US 6324863 B1
The present invention is an apparatus and method for providing effective chlorination of water used in ice making equipment for the production of ice cubes for sanitizing and retarding the growth of micro-organisms therein. A chlorine generator is used to produce chlorine gas from chloride ions present in the water.
1. A sanitizing system for an ice maker, comprising:
an electronic chlorine generator having a pair of electrodes positioned within a water receiving tank, the water receiving tank positioned below an ice making evaporator wherein ice is formed on the evaporator by a recirculating flow of water there over during cooling thereof whereby water not frozen on the evaporator flows into the water receiving tank to be recycled there over until ice of a sufficient thickness is formed on the evaporator, and the chlorine generator periodically providing a potential to the electrodes for producing chlorine in the water residing in the water receiving tank.
2. A method of sanitizing water used in an ice maker to produce ice, the steps comprising:
flowing water over an ice forming evaporator while cooling the evaporator,
catching unfrozen water that flows off the evaporator in a water receiving tank,
recirculating water from the water receiving tank over the evaporator until ice of a sufficient thickness forms thereon,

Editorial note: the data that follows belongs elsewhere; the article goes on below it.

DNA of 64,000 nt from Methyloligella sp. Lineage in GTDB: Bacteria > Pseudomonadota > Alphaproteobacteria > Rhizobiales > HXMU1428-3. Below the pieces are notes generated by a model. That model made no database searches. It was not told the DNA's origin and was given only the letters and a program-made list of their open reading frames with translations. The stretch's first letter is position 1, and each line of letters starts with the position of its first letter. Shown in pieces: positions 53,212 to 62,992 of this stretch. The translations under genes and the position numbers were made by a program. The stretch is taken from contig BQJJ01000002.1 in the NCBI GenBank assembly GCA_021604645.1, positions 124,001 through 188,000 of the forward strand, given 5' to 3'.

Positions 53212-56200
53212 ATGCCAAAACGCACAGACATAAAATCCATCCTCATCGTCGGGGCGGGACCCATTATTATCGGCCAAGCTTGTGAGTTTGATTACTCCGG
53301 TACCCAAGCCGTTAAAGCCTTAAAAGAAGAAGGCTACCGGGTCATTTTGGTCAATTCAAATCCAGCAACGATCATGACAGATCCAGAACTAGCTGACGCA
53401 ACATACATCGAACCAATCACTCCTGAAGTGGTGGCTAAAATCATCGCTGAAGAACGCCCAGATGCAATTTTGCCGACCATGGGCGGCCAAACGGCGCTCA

periodically producing chlorine gas in the water in the water receiving tank by an electrolysis reaction that forms the chlorine gas from chloride ions present in the water.
This Application claims benefit to Provisional Application No. 60/122,935 filed Mar. 5, 1999.
The present invention relates generally t o methods and apparatus for maintaining a sanitary condition in an ice maker, and in particular to such methods and apparatus using the generation of chlorine as a sanitizing a gent.
The need to keep ice making and dispensing equipment clean over time is well known in the art. It is understood that such equipment can become contaminated with microorganisms, such as, bacteria, yeast, fungi, and mold. Thus, for example, the ice forming evaporator, fluid lines and ice storage area found in such equipment must be periodically cleaned.